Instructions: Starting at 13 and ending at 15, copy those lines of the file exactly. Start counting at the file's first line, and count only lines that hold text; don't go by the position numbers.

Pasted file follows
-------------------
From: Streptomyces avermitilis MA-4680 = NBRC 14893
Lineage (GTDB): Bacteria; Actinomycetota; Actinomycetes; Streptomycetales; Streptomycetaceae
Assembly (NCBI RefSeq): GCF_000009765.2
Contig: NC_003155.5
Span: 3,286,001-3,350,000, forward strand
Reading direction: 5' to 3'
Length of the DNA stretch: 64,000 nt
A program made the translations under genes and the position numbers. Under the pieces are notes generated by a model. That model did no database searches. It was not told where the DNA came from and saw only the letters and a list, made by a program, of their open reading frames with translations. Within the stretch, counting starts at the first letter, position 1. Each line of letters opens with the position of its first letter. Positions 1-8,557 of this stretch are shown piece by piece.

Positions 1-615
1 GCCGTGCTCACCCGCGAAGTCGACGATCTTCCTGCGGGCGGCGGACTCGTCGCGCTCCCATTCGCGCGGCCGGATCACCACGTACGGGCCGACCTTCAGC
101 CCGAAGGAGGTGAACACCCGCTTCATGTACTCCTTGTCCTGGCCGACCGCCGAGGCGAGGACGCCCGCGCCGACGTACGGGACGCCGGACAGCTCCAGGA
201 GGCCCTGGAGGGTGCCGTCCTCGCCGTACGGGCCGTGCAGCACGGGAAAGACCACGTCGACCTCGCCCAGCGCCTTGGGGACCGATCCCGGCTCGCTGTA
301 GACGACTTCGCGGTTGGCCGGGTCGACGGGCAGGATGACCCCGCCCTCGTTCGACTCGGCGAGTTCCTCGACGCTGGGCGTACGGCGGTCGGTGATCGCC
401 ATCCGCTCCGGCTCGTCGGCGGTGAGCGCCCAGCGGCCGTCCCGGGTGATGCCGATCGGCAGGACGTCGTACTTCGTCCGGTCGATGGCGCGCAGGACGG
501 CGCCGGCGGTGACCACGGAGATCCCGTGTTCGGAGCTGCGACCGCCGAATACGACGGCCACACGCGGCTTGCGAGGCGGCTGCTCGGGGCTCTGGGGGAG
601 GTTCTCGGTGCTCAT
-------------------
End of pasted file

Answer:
301 GACGACTTCGCGGTTGGCCGGGTCGACGGGCAGGATGACCCCGCCCTCGTTCGACTCGGCGAGTTCCTCGACGCTGGGCGTACGGCGGTCGGTGATCGCC
401 ATCCGCTCCGGCTCGTCGGCGGTGAGCGCCCAGCGGCCGTCCCGGGTGATGCCGATCGGCAGGACGTCGTACTTCGTCCGGTCGATGGCGCGCAGGACGG
501 CGCCGGCGGTGACCACGGAGATCCCGTGTTCGGAGCTGCGACCGCCGAATACGACGGCCACACGCGGCTTGCGAGGCGGCTGCTCGGGGCTCTGGGGGAG